TF: Any lessons / suggestions for an aspiring web producer?

CW: Stay current on industry and technology trends, (read playback and nextmedia articles), and definitely have an open mind as to what people will like, and what you can potentially create.

TF: Walk us through a typical production cycle.

CW: The actual process doesnt differ much from Web to TV, or any other format, as far as I can tell. There’s a lot of overlap in phases, but that’s normal for any kind of series. Or maybe …this is because as the defacto PM, and with my background in TV, I’m manging our webseries, like a TV series.. hmm.

Development – creation of scripts, revise repeatedly, cast the characters, prepare budget, seek funding and support of all kinds.
Preproduction – moving on with the planning, spending money. finding location, rehearsing with cast, crewing up, creating the set, props, wardrobe, and getting all your ducks in line, everything from getting the right kind of gels for the lights, to making sure there are enough forks for lunch..
Production – where everything comes alive. the meat of it, the only part where we all do things without being attached to a computer for a few hours. To see what you’ve been planning for months finally come to life, is distinctly rewarding.
Post Production – where it all comes together. where you finally start to see the project take on a shape of its own, coming into its form as a final product. this part is 100% inside the computer. at all times. in a dark room with deep focus for endless hours.
Distribution – If you get so lucky! Have other people Also like your series AND want to give you money for it! (good luck, fingers crossed). Otherwise, YouTube it is – and find success in numbers and popularity anyway!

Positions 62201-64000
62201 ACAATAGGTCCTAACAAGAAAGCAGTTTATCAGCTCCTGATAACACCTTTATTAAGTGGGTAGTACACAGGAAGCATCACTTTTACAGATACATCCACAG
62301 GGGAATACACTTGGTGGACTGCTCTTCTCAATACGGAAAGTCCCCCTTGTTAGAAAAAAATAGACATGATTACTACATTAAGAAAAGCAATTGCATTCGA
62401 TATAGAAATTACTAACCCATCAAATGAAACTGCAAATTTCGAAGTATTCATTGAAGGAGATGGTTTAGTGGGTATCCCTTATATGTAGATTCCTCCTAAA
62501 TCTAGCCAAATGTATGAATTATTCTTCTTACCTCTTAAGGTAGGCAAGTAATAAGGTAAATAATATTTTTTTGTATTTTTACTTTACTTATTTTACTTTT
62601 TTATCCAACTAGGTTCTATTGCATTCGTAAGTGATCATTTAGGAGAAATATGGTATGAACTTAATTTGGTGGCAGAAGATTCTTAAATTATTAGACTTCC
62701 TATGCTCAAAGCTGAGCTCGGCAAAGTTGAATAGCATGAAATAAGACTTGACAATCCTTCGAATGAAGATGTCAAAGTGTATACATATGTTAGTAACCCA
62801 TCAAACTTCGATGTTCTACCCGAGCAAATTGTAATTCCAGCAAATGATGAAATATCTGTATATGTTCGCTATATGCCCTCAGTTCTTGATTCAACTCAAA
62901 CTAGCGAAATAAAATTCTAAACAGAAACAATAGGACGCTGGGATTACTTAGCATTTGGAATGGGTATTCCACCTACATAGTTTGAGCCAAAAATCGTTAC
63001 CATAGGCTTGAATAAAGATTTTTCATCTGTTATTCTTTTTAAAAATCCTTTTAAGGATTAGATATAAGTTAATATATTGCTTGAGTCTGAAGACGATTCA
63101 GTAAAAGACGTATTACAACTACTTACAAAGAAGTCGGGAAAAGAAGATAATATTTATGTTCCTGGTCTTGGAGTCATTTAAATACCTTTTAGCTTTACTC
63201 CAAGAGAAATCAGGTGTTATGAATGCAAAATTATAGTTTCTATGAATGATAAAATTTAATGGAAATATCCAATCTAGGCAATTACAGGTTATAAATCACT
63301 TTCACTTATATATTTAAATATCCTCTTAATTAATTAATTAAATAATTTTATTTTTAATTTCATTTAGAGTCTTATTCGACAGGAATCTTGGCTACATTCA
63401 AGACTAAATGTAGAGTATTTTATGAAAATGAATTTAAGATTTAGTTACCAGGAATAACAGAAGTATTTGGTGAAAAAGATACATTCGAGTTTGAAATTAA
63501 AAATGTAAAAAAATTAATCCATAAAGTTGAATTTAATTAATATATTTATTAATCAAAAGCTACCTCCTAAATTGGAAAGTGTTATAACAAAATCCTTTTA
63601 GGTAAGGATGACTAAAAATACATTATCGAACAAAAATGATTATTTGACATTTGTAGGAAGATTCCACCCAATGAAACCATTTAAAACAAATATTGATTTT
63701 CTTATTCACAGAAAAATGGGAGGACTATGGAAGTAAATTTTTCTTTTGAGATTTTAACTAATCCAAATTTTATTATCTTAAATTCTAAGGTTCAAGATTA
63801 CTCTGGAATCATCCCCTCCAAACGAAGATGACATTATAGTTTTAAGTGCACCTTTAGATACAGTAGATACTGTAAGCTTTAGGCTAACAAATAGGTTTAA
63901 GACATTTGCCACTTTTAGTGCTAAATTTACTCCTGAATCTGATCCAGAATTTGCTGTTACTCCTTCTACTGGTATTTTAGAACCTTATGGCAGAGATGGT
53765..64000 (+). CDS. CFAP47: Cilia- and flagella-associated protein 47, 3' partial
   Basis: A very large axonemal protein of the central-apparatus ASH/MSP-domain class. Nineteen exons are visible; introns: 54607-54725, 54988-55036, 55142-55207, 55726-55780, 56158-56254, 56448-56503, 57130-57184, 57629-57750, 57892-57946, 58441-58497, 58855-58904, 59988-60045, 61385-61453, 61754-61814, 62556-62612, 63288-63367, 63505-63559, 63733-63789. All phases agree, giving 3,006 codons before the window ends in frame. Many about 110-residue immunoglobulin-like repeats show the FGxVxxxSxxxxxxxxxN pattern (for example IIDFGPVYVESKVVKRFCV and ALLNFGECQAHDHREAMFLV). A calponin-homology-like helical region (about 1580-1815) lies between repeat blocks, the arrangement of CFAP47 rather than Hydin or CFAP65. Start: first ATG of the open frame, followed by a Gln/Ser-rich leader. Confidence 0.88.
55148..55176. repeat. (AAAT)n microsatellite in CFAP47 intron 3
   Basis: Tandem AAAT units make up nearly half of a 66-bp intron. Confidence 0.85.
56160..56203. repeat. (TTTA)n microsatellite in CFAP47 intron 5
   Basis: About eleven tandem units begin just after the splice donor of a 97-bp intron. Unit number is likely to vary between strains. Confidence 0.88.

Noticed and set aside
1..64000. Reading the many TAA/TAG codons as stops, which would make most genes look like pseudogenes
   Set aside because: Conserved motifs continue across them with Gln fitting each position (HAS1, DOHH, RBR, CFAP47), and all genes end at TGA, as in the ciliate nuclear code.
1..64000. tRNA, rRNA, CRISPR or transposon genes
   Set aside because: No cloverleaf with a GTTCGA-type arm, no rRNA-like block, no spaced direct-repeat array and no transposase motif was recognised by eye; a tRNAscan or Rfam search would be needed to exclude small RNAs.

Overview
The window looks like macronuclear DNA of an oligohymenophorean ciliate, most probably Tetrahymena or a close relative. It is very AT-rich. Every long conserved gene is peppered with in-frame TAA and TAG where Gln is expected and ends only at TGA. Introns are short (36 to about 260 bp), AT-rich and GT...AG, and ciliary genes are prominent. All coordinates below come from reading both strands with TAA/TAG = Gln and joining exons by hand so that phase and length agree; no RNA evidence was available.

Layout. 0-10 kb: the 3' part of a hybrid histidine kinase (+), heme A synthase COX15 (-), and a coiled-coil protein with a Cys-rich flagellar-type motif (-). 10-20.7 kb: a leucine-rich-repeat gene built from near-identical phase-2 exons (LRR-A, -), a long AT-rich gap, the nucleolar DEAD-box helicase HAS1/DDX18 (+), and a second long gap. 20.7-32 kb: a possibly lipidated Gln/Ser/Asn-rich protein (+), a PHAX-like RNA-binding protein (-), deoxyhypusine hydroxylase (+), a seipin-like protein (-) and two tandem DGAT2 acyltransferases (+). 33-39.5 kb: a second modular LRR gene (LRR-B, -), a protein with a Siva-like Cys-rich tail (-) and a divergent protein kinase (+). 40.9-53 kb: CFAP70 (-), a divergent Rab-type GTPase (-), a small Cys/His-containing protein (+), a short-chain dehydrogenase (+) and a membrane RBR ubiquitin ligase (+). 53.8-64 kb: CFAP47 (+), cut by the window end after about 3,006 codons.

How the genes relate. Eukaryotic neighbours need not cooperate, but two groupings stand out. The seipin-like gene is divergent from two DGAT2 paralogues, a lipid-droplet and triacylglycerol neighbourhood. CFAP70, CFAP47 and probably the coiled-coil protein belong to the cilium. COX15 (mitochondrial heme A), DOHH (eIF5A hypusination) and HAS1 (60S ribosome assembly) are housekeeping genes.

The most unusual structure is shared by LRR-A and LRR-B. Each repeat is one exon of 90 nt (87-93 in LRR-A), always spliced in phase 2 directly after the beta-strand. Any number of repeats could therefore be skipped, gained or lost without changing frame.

Interaction – connect with your audience, SomeHow. Engage your audience socially, through facebook, or twitter, or live events, or prize giveaways, fundraisers, parties, conventions, shows, merchandise selling, promotions, etc, engaging your community just got more exciting, acceptable and even mandatory these days.

TF: What do you need to produce a webseries? How many crew do you have? Hosting? Equipment? What are your shooting days like? What’s the schedule? How quickly do you shoot?

CW: Well, on Tights and Fights, the format of the show allowed us to shoot with very reasonable resources. We have shot 10 days so far, over 5 months, and have an average of about 10-hour days, 13 person crew, 2 minivans of gear/set dec/costumes/production, and shoot in 6 private locations mostly in downtown Toronto. We pump out up to 15 episodes in a day, in a couple hundred clips on 32 GB of HD footage.

Hosting, we let YouTube do that for us, and then pull the videos into our custom websites for additional online presence.

On Geek, the format is more like a traditional TV sitcom with 1 location, 2 sets, with very understanding and generous hosts. We have 5 cast in every episode so the headcount with crew nearly doubles to 23. So far the 8 episodes will be finished in the 7 shoot days planned, over 4 weekends, with about 30 shots per day, 12-hour days, about 40 GB of HD footage per day, hundreds of clips, 1 TB hardrive, 8 wardrobe changes per character, 5 lasagnas, 67 dice, and 3 bags of marshmallows.

TF: Anything else you’d like to say / share?

CW: Dive right in, if it’s something you want. Be a part of this online shift, and create opportunities for yourself. You kinda have to these days anyway, if not to make a living, then to make something truly creative. Also, handy to have an alternative source of income. 🙂

Oh yeah, I made up the number of dice, I really have no idea how many it takes, but we have lots!

January 31, 2011

Web Series Week: Delayed slightly, but still forthcoming!

Filed under: Web Series — petertypingfaster @ 8:33 am

Ah, the vagaries of production. I know I promised you interviews with the rest of the Pretty in Geek crew last week, and obviously they’re not up yet. Blame the delay on the vagaries of production. The schedule had to be rearranged, a couple of episodes were pushed, a couple moved up, all of which means that the prep work had to be redone on the fly. I’ve been assured that the interviews are still coming, they just might be a little late.

Look for them a little later this week.